Hello everyone, I hope all is well with you. Today, I thought I’d bring a guest on board to talk about his vision. He is the creator of “A Walk for A Thought,” and his objective is to bring awareness to the Opiate Epidemic that plagues our country today.  His first walk was from Hastings, Michigan all the way across the Mackinac Bridge. Today, he’s sharing his plans about his second walk with us.

 

Photo credit: pablohart on Visualhunt / CC BY-NC-ND

I interviewed Mike before his first walk last year. To read that first interview please click the link:  Mike Hamp Interview 

Now, without further ado, here’s Mike!

  1. Mike, you just finished your first “Walk for a Thought.” What are your plans for Walk number two?

 

Hey Lisa, I appreciate you reaching back out and checking in! I finished up the walk in September and was able to relax for a little bit. However, with no more direction or real goals to shoot for after finishing, I got myself into a pretty dark funk and got off track for planning a bigger walk in 2020. I have some pretty cool smaller walks in the works for this coming spring and summer, hoping to connect with some great causes and try to help bring awareness and funds to them.

Photo on Visualhunt

One in particular is a documentary called “Needles In The Hay.” Brett Meyer is the guy making this film about the opiate crisis in America. He joined me, along with his cameraman, for one of the days of the walk and they were able to shoot some great footage in hopes to use it in this amazing film that he is creating.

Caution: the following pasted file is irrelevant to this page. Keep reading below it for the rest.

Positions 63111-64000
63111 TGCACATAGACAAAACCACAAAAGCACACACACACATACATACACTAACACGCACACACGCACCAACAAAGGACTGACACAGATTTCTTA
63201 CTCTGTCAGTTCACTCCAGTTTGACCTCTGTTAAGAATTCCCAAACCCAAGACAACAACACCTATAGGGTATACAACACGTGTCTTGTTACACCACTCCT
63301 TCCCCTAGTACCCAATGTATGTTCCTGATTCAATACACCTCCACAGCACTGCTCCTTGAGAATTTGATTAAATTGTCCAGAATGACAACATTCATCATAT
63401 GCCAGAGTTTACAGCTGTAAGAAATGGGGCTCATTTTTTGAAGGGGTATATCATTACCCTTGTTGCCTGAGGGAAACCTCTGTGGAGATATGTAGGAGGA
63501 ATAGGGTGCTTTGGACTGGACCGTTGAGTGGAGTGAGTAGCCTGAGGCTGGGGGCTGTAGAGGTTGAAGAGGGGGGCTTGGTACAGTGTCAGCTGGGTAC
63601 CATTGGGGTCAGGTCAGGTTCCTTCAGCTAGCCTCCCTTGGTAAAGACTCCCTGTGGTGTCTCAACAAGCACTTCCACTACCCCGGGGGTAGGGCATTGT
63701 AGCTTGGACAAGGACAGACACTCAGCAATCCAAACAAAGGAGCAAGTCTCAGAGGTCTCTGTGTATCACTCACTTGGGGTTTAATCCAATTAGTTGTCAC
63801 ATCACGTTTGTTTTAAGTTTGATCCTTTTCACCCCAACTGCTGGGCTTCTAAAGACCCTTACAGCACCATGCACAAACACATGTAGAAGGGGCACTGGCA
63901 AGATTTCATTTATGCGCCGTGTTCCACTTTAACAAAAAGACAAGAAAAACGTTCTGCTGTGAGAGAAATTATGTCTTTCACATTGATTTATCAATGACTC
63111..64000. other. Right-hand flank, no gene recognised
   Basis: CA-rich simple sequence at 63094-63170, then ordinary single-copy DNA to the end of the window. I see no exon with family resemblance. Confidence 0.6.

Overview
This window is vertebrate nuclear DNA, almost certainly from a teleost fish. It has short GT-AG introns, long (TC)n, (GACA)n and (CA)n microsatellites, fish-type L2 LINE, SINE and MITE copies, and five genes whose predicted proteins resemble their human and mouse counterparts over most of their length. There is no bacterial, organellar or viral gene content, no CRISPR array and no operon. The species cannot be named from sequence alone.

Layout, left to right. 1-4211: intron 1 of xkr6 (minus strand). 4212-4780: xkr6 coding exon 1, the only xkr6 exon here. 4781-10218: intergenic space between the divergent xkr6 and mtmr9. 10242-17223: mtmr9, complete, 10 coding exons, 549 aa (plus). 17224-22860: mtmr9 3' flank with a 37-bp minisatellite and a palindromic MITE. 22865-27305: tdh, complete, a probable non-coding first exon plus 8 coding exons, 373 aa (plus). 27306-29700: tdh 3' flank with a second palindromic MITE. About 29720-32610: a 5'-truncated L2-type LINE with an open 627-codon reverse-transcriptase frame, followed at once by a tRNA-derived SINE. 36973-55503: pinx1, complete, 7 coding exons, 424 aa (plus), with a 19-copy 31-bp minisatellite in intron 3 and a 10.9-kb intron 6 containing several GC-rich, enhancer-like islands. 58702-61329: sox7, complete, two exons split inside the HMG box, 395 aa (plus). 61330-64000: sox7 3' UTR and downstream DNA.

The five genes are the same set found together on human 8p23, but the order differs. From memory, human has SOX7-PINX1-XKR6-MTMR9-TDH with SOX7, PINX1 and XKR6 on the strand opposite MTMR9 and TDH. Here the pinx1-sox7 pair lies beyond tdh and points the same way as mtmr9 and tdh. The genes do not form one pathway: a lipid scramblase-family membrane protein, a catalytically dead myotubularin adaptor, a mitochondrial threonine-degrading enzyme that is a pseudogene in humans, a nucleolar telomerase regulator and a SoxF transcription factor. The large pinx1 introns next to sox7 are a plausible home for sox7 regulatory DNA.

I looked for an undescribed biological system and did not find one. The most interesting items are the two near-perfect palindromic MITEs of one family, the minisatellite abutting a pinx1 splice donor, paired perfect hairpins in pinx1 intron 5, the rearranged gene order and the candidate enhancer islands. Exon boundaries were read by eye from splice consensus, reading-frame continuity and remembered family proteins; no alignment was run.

To learn more about “Needles in the Hay,” click HERE.

He has been all over the country meeting with addicts and the families of addicts, to get to the root cause of this epidemic. He’s been confronting and digging deep into the pharmaceutical companies looking for answers, all while bringing the viewer closer to what this war really looks like. We are in the planning stages right now of how this project will look for later in the summer of 2020.

 

Photo on Visual hunt

The next big walk is also in the early planning stage and it looks like it will take place in the summer of 2021. I will be headed to Niagara Falls. This is a lot further than the first walk and a lot of things need to come together, but I am very confident that I am building the right team to accomplish this one as well.

 

 

Photo on Visual Hunt

 

  1. What did you learn about yourself on your first walk?

 

Man, where do I start?? 🙂 This walk took me deeper into my mind than I had ever gone before. Anxiety and over thinking are some things I have struggled with for as far back as I can remember and these behaviors are exhausting. When we get mentally exhausted, it gets really hard to combat the negative thinking that start to chatter in the mind. I feel like the biggest thing that I gained during this walk was the understanding that we really can take our thoughts captive, we really can learn to shut down that negative voice before it even starts. When we are alone with an endurance type task, it is won or lost in our minds. Go on or quit? This showed its ugly face many times a day while on this journey, I had to choose that I wasn’t going to quit, and I realized that our bodies can do far more than what we think…

Photo credit: Image Editor on VisualHunt.com / CC BY

 

 

  1. What are you going to do differently on your second walk?

 

Going into Walk #1, I felt like I was in the best shape that I had ever been in. I trained very hard for this and made a lot of nutritional changes throughout the training as well. Now that I was able to tap into my brain a bit more and see that I can dig deeper, I will be training harder and working on some specific areas more than others in order to build up my body to sustain more miles.

I will also be working on some new things that will be training and challenging my mind such as some Cold-water training and new breathing routines. I think the biggest change is going to be a new tent. 🙂 Mine was great for hiking with due to size and weight, but when I had to use it, I felt as if I was in a body bag and it was way too small for my liking. This was a huge struggle that will for sure help ease some of the mental struggle for the next walk.

 

 

Photo on VisualHunt

  1. Has this walk strengthened your relationships with your family?